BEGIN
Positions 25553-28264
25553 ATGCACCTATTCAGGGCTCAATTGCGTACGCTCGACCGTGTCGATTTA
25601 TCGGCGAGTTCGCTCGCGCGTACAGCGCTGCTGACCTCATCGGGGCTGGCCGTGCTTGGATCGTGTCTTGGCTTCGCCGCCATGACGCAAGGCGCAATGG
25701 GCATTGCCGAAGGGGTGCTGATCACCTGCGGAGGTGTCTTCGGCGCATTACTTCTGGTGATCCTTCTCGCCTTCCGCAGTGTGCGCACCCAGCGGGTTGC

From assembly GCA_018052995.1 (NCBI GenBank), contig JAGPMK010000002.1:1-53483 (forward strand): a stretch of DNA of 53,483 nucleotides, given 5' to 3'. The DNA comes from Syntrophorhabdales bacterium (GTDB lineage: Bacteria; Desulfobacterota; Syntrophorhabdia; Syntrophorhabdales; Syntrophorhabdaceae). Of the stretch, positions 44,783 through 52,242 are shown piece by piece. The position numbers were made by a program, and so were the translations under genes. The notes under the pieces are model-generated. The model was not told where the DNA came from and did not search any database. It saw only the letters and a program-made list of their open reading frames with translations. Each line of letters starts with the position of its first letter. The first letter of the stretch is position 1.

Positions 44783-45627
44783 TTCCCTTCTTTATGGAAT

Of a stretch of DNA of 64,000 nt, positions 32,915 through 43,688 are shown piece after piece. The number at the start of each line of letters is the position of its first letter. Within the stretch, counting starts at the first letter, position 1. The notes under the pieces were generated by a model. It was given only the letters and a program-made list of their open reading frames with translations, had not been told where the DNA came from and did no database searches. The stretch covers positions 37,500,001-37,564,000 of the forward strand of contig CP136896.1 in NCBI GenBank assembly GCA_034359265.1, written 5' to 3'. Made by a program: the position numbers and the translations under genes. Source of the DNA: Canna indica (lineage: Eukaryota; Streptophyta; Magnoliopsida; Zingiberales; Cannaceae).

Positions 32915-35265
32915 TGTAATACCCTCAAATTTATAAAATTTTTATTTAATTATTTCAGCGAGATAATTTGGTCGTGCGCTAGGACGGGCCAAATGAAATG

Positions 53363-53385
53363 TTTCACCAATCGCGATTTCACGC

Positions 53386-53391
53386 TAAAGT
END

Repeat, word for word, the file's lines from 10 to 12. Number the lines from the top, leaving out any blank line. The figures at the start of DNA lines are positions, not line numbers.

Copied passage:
32915 TGTAATACCCTCAAATTTATAAAATTTTTATTTAATTATTTCAGCGAGATAATTTGGTCGTGCGCTAGGACGGGCCAAATGAAATG

Positions 53363-53385
53363 TTTCACCAATCGCGATTTCACGC